The Somalian lesson

U.S. Congresswoman Ilhan Omar has been harshly criticized for seeming to elevate her homeland Somalia over the U.S. in a recent speech she made in her Congressional district. If so, she is not the first politician to tout the glories of a country abroad, but she happened to pick one that demonstrates all the ambiguities of current U.S. foreign policy. Touching that third rail can hurt.

Florida Governor Ron DeSantis was emphatic. “She should be expelled from Congress, deprived of U. S. citizenship and deported back to Somalia. “ The object of his ire? U.S. Congresswoman Ilhan Omar, a member of the controversial progressive “squad” in the House of Representatives who added to her controversy by apparently having more praise for her homeland Somalia than for the U.S. in a recent speech to her constituents. Others echoed the DeSantis outrage.

However her words are interpreted, they are not really out of line with American tradition. What country has not at one time or another been grandly touted as an example for America? There’s revolutionary France, mistreated Ireland, besieged Britain, even – let’s face it – communist Russia. All had their adherents, but Congresswoman Omar took a step too far and trod on a most questionable aspect of current U.S. foreign policy – whether we’re doing good of doing bad in our many military interventions in various parts of the world, specifically Africa.

After the 9/11 attack, the gloves as they say were off. The U.S would not just seek revenge but suppress terror and restore democracy around the world, a tall order. An early target was Somalia on the horn of Africa. Its dire poverty called for aid, its terrorist component for bombs. It got both in plentiful supply.  But it turned out bombs were not enough. So the U.S. backed an invasion of Somalia by neighboring Ethiopia which destroyed one violent Islamist group only to give rise to another, Al-Shabaad, that continues to make trouble today. Some five hundred U.S. troops are on hand and Somalia continues to be bombed.

Celebrating a Somalian festival

It is this that angers Congresswoman Omar and may explain any disappointment she expressed with the U.S. in her speech. She complains that the recurring air strikes simply increase support for the terrorists. “It is critical that we realize that we are not going to simply drone the Al-Shabaad problem to death.” She insists that reparation payments should be made to the families of civilians killed in the bombing. More generally, she notes: “Too often U.S policy makes plans for influencing or changing regimes without considering the likelihood of success or the humanitarian consequences.”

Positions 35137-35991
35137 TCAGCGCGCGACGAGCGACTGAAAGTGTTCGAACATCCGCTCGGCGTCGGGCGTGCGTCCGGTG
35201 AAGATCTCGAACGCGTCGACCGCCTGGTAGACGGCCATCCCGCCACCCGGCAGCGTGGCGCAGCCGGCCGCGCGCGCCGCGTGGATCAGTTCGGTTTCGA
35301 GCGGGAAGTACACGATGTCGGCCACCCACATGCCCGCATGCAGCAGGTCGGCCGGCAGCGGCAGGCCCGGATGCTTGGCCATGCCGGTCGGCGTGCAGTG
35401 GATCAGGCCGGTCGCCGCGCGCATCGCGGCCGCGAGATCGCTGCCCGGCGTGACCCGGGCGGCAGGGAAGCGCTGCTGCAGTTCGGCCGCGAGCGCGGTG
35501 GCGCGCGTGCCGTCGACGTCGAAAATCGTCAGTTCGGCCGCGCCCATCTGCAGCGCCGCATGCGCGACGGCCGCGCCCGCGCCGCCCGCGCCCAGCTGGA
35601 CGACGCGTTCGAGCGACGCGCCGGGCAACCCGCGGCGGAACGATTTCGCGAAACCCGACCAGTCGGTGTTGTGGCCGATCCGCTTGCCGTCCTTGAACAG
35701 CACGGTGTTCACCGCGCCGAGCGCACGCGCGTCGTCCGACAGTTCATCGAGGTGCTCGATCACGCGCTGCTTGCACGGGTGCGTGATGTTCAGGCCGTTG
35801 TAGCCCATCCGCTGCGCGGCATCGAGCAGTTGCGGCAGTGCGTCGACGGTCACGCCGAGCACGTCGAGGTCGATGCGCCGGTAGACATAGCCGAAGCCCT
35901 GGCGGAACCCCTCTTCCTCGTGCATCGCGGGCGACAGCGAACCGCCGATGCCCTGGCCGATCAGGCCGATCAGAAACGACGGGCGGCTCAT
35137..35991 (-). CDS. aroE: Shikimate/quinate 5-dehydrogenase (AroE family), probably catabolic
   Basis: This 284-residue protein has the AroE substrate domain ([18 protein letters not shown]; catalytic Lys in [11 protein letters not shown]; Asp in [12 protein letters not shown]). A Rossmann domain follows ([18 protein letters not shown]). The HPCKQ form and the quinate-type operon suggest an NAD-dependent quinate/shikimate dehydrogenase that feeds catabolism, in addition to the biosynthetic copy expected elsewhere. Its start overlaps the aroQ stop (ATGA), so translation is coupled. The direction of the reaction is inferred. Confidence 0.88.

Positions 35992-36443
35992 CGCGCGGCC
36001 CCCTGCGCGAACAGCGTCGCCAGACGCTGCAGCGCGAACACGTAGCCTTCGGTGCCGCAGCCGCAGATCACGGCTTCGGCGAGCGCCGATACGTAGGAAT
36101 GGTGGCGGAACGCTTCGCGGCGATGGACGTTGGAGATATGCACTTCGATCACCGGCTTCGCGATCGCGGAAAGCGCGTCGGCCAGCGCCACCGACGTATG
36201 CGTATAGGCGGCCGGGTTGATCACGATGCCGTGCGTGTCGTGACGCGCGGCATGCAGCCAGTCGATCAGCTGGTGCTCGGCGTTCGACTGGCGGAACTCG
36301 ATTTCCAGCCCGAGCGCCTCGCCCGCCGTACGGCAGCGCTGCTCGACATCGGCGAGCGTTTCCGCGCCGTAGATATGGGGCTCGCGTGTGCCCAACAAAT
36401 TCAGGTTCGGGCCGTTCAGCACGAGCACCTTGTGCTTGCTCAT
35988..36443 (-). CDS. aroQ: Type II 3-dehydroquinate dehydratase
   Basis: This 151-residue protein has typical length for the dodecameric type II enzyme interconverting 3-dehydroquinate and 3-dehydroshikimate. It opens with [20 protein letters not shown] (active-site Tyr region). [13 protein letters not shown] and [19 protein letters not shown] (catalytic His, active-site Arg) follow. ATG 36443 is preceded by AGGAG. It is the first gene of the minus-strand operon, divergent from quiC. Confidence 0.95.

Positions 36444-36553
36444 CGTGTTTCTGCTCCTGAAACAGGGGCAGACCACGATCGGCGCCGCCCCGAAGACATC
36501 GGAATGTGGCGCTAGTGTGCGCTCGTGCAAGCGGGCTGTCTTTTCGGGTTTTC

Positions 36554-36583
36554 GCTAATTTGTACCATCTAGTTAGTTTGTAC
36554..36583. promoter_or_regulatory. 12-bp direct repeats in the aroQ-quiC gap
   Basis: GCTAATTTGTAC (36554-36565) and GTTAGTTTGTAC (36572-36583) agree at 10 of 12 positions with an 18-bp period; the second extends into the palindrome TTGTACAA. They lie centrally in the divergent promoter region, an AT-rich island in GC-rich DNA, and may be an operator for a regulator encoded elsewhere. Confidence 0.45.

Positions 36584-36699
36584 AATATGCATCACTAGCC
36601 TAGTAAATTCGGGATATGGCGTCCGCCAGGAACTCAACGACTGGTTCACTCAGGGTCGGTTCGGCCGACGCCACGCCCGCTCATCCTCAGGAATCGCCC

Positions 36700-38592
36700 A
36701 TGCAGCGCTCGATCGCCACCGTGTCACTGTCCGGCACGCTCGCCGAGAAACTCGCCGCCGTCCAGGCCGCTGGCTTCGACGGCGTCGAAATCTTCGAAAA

Others agree. The U.S. military interventions tend to be too long with rarely an acceptable outcome. There’s the example of the twenty- year Afghan war which ended in a U.S. defeat by the Taliban. Recently, The Intercept got hold of a 2007 U.S Government analysis of the Somalian war that showed there was no clear U.S. goal or coordination among various agencies with an over emphasis on military measures. “This could almost have been written yesterday,” says Elizabeth Shackelford, who served with the U.S State Department in Somalia. Lessons not learned.

One glaring contradiction stands out. While the U.S. purports to be bombing terrorists in Somalia, it may be letting them in across its open southern border. Why kill people over there when you’re welcoming them over here? Belatedly, the U.S. needs to get its Somalia policies together or better yet let Somalia handle its own affairs without intrusive, unsuccessful intervention.

Saving a Mexican journalist

It took him fifteen years, but Emilio Gutierrez Soto was finally granted asylum in the U.S. He needed it. Like other Mexican journalists, he was a special target of the drug cartels who murder a number of newspeople each year for just doing their job. Outside of war zones, more journalists are killed in Mexico than anywhere else on earth. 

Gutierrez Soto reported the every day news in Ascension, a small town in northern Mexico. Inevitably, that included crime which is ever day thanks to the drug cartels. On one occasion he noted that the criminals were outfitted in military uniform. That angered the military since it suggested military and criminals were one and the same, which is the case in Mexico. He was told he was in trouble.

Not heeding the warning, he continued to report and even filed a complaint with the police he had offended. Then  early one morning he and his young son Oscar were awakened by a loud thud on the door. In came a group of heavily armed soldiers who ordered the pair to lie on the floor while they searched the house. “It was a night of terror,” he recalls.